Editorial: Preserving our water supply
London Free Press
Published March 22, 2006
It has been said water will become the oil of the 21st century. We think that undervalues water: It sustains life; oil does not.
With today marking World Water Day, it would be nice to report that all is well with this invaluable resource. Clearly, it isn't.
Even in this heartland of the Great Lakes, the source of 20 per cent of the world's fresh water, there is cause for concern.
We thought we were winning the battle against pollution years ago. Then came a report last month from Environmental Defence and the Canadian Environmental Law Association that dangerous pollutants had increased in the Great Lakes by 21 per cent between 1998 and 2002.
There's also the issue of water quantity. In December, Ontario and Quebec and the eight Great Lakes states signed an agreement to protect the lakes from major water diversions.
That was a major victory. The first Great Lakes Charter Annex agreement was deemed to be vulnerable to diversions from outside the lakes basin -- a major threat when U.S. population growth is skyrocketing in such arid areas as Arizona. Public opposition to that plan led to revisions that plugged the leak.
Even with that, the Great Lakes are barely holding their own. Precipitation and inflows just manage to replenish losses through evaporation, which amounts of one per cent of the Great Lakes' water annually.
Canadians must be increasingly vigilant about our water resources. It is no secret that as water resources decline in the U.S., Washington will be increasingly interested in Canadian sources.
Still, Canadians cannot claim a moral high ground. We're as wasteful as the Americans. North Americans consume two to four times the amount of water Europeans do. We must do better, especially as climate change further impacts water supplies.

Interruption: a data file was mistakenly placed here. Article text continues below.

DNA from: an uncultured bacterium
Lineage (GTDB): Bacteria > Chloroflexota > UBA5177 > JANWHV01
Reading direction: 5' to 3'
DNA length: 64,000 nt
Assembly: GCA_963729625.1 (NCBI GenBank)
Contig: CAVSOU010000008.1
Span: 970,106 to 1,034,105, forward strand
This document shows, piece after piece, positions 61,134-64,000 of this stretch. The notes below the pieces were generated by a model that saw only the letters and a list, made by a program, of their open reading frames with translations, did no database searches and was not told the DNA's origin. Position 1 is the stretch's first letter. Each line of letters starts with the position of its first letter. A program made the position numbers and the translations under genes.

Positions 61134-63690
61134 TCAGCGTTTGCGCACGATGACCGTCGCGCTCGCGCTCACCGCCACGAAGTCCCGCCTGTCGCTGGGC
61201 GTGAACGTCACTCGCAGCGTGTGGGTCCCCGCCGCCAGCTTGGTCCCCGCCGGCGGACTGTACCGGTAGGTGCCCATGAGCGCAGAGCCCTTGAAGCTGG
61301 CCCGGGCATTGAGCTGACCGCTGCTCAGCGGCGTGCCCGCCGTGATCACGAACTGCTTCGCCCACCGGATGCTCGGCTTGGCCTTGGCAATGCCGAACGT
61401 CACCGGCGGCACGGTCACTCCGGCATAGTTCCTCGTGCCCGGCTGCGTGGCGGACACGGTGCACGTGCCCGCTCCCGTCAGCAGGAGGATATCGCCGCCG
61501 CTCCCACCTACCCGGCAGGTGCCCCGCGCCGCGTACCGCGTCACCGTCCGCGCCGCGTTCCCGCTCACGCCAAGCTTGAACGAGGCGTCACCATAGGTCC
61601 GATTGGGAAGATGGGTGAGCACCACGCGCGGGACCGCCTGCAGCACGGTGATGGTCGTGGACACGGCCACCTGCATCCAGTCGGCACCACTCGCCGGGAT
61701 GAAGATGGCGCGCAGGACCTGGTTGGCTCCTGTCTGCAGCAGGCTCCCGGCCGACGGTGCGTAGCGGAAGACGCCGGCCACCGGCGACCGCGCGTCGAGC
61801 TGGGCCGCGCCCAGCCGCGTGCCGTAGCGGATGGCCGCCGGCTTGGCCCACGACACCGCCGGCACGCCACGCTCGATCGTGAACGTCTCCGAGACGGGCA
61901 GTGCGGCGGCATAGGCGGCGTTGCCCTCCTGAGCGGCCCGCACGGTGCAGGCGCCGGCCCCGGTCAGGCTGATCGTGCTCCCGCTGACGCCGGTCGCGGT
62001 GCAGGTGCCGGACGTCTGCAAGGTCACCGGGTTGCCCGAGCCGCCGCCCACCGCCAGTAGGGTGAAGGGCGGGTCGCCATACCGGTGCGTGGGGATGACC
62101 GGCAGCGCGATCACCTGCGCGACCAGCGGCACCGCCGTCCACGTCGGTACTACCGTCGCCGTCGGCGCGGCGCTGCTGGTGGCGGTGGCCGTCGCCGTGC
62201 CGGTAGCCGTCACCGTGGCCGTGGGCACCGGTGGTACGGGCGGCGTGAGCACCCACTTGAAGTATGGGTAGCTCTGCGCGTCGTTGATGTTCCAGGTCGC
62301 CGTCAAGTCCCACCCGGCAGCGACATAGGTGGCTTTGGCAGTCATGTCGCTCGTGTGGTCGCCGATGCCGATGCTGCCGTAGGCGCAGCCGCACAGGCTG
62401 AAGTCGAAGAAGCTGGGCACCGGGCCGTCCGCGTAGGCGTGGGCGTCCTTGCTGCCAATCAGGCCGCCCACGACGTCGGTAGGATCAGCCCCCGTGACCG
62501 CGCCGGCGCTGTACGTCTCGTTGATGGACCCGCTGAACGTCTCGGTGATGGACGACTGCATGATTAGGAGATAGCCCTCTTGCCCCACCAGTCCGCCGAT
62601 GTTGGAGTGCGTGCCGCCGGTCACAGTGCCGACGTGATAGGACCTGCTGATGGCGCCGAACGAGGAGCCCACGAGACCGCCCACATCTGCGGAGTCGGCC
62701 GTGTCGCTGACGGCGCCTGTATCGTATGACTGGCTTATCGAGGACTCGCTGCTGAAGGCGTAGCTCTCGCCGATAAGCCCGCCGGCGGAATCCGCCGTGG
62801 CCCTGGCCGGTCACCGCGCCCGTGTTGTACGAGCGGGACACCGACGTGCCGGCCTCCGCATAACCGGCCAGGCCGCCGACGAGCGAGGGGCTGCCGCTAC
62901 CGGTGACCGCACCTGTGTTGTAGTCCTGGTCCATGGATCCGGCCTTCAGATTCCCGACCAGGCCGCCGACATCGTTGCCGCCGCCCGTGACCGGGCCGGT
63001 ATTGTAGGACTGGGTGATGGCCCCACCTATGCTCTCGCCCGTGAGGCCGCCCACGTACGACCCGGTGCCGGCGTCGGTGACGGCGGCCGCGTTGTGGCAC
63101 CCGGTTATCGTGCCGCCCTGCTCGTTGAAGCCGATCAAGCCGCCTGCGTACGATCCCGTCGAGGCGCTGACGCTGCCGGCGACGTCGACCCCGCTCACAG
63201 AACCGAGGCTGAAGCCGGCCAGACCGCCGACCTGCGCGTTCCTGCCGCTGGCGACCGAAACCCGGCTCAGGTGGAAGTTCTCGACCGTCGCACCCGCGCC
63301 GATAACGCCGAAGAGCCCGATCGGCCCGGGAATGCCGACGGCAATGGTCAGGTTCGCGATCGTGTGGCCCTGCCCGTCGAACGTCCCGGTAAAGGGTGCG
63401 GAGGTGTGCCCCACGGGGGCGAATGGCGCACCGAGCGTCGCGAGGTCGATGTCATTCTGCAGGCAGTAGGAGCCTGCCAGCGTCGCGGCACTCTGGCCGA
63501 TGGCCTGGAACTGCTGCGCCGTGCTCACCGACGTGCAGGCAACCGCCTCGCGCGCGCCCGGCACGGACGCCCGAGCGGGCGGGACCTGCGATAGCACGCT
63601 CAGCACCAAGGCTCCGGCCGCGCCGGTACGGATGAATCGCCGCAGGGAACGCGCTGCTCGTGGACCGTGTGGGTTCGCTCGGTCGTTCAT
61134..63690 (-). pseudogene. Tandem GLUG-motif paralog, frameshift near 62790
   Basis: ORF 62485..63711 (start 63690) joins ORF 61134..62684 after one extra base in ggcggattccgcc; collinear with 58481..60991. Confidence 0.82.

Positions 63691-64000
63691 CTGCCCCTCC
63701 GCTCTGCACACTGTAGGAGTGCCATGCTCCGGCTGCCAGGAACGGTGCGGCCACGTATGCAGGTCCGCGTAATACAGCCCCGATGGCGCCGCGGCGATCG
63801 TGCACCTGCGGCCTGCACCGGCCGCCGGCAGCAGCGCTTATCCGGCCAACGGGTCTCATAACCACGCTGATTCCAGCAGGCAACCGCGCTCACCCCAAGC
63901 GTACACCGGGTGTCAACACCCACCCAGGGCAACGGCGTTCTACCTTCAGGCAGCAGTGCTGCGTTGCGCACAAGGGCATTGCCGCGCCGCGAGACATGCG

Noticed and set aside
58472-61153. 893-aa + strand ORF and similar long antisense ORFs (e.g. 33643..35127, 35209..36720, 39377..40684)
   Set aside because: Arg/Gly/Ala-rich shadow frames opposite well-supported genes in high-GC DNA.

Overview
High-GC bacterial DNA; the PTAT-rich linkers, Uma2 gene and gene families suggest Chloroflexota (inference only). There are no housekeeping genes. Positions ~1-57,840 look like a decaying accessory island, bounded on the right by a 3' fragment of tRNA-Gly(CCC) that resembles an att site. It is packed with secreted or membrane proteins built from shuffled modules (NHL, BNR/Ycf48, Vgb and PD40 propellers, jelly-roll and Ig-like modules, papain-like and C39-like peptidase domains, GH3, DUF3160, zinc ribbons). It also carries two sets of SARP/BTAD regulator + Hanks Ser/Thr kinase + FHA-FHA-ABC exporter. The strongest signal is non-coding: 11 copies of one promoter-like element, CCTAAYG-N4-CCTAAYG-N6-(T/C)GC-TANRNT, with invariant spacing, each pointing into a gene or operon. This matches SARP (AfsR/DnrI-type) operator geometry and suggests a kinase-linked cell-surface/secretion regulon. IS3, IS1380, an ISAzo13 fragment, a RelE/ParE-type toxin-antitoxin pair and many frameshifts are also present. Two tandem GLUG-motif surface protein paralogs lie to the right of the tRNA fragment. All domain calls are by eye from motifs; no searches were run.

The importance of clean, safe water was driven home to delegates to the World Water Forum in Mexico City, which concludes today. They were told that about 1.1 billion people lack clean drinking water, which causes diseases that kill 3.1 million people a year. Of the deaths, 1.7 million could be prevented with better sanitation.
Then there's the Devils Lake diversion that North Dakota carried out over objections from Manitoba and Canada.
North Dakota, to help drain a nine-metre rise in Devils Lake since 1993, has sent water through a 22-kilometre diversion channel to the Sheyenne River. From there, it flows into the Red River and north to Canada and Lake Winnipeg.
Canadian authorities worry the salt- and phosphorus-tainted water will contaminate our water. A temporary gravel filter was installed to prevent that, but Manitoba Premier Gary Doer is trying to convince Prime Minister Stephen Harper to pressure U.S. President George W. Bush on the need for a better one.
On World Water Day, it's imperative we all examine our usage of this resource and conserve it as though it were as costly as oil.